Throwback Thursday Review – Good Time (2017)

good_time_28film295_star_rating_system_3_stars After watching The Lighthouse I wanted to give Robert Pattinson more of a chance. I’ve not really seen anything that he’s been in. So, I did the only thing that I can think of and found his highest-rated film on Rotten Tomatoes. Unfortunately, that was The Lighthouse. What a throwback that would be. Remember last week when I watched Willam Dafoe and Robert Pattinson man a lighthouse? Ah, they were good times. Not quite the same. So, I went for the next one. Which, actually, had the same rating. Although, if Amazon reviews are anything to go by, audience reactions weren’t quite as good. So, just how good is this gritty crime thriller? It has the look of something that shouldn’t be sitting at 92% positive reviews. It looks like the kind of film you’d find playing late at night on one of those channels that have the word men in the title.

Good Time is a film that unravels in one night. Robert Pattinson is Connie, a resident of New York who is trying to do his best to help his brother. Nick is developmentally disabled and has a difficult time living with the pair’s grandmother. Connie takes Nick from his therapy session and promises to take him away. But first, they need money. So, Connie takes Nick with him on a bank robbery. The pair manage to get away with the cash but are thwarted when a dye pack explodes in their getaway car. Nick is eventually picked up the police but Connie manages to escape. He spends the rest of the night trying to find a way to get Nick out of prison. This involves a trip to see his girlfriend, teaming up with a recently released prisoner, and beating up anyone that gets in his way.

Good Time is trying to be one of those classic character-driven gritty thrillers that they used to churn out in the 90s. Everything is surrounded in neon and it’s all grainy and shit. If a film could be a hipster, it would be this one. Although, there is nothing hipster about the narrative here. That’s very much dark, dark, dark. This story starts off in a quite compelling way as we see the strong bond between the two brothers. Nick needs Connie to look out for him but Connie needs Nick around just as much. He has placed his brother at the centre of his very existence so when it all starts to unravel he is lost. It’s that classic case of loving someone too much but in the wrong way. We know that Connie’s need to help his brother is hurting him but Connie can’t see it.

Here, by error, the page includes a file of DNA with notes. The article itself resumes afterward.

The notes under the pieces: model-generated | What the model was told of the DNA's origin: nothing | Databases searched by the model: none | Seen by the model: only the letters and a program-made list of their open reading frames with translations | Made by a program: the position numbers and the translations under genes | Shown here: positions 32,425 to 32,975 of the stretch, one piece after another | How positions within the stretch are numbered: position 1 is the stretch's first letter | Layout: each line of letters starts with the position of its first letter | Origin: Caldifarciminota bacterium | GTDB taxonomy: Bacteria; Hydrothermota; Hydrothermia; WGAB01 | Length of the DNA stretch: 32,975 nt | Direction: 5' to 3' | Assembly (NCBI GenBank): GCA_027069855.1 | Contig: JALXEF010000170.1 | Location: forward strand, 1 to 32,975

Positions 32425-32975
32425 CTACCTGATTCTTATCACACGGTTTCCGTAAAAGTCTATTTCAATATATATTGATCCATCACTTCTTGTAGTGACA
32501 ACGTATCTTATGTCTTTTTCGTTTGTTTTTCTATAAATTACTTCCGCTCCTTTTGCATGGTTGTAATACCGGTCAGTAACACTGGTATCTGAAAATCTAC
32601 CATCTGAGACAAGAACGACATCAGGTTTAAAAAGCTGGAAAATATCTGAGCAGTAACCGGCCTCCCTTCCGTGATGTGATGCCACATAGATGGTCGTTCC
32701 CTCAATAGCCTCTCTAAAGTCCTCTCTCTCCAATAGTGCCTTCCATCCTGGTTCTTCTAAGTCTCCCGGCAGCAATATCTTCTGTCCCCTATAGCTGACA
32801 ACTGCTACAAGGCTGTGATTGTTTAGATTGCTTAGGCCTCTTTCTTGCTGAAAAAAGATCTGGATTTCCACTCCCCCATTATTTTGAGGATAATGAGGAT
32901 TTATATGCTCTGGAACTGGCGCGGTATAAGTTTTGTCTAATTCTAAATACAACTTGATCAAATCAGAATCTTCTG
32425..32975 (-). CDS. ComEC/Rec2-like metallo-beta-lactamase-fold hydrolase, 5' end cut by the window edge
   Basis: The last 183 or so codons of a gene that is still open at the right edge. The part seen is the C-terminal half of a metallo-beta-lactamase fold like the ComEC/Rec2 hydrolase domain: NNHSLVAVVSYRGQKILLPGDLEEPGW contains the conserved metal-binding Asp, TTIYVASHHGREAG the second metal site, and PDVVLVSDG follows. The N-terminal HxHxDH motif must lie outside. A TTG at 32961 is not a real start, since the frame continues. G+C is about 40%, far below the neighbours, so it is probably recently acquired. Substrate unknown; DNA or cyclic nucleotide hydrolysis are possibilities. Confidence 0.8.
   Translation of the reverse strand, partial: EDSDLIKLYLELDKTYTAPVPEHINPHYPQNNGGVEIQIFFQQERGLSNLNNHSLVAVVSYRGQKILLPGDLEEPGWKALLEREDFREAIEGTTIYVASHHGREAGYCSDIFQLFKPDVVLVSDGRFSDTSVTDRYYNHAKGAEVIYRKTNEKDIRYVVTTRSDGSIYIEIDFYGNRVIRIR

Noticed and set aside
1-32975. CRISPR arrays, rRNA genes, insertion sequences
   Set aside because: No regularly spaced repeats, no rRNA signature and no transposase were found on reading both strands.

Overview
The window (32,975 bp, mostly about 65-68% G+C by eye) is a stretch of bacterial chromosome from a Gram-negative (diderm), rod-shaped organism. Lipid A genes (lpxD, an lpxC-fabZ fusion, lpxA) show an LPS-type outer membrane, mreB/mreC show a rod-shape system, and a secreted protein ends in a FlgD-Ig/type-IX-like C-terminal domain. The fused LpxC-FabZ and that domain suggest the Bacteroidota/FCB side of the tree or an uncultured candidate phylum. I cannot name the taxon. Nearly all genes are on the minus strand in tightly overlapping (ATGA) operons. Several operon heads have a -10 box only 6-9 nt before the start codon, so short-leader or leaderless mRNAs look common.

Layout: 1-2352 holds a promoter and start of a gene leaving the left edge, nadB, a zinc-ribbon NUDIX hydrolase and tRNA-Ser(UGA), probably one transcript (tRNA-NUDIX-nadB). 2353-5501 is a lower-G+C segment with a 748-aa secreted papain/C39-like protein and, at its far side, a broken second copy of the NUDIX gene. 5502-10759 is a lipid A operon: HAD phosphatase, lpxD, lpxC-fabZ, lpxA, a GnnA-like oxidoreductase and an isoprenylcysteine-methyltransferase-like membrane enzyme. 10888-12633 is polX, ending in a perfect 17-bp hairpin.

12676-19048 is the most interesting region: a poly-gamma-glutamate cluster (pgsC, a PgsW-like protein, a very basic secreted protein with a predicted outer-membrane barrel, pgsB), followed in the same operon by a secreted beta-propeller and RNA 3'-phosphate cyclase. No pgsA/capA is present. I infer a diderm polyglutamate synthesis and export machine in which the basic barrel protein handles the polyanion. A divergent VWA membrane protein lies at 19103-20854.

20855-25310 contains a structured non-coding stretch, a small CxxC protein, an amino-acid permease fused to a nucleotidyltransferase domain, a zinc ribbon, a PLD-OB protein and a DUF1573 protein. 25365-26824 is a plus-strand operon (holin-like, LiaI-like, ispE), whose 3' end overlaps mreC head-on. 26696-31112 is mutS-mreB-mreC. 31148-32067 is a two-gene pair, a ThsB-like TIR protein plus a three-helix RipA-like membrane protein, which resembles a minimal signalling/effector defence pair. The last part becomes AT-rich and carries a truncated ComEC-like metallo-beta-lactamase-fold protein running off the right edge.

Which is how he ends up on such a self-destructive road and how his night just keeps getting more ludicrous. I wanted to like this film and, for a lot of the time I did. Robert Pattinson does a pretty convincing job as Connie. The problem is the rest of it. Benny Safdie, who also serves as co-director, is so off-putting as Nick. It’s not a nuanced performance of a man with disabilities. It’s the kind of thing you’d expect to see on South Park. This is the kind of film that just seems to get carried away with itself. There are so many stereotypical and cliched characters here. It’s like the writers forgot that they needed people to go with their crime story.

This is a story that’s just meaningless crime and violence. Okay, not completely meaningless but there comes a point where the story doesn’t really matter that much. It’s not that this is a terrible film but it certainly doesn’t live up to its reputation. I suspect it owes a lot to Pattinson himself who manages to keep the film grounded despite the fact that everything around him is, in reality, quite flimsy. This is a film that has been created to look like it’s got depth and hidden meaning. The camera movements, the lighting, the textures all come together to give it the allusion of edge and grit. Ignore them and this film has very little to it. It’s a waste of Pattinson and was a waste of my time.

Author: Murdocal

Who is Murdocal? A casual critic who is a little bit too obsessed with pop culture. A young woman who swears and rants much more than she knows she should whilst trying to make her way in an adult world she isn't prepared for. A not as recent as she'd like literature graduate who, between job applications and subsequent rejections, has turned to the internet to fight the boredom and review the shit out of everything. "Maybe, just maybe, I'm the faller. Every family has someone who falls, who doesn't make the grade, who stumbles, who life trips up. Maybe I'm our faller."

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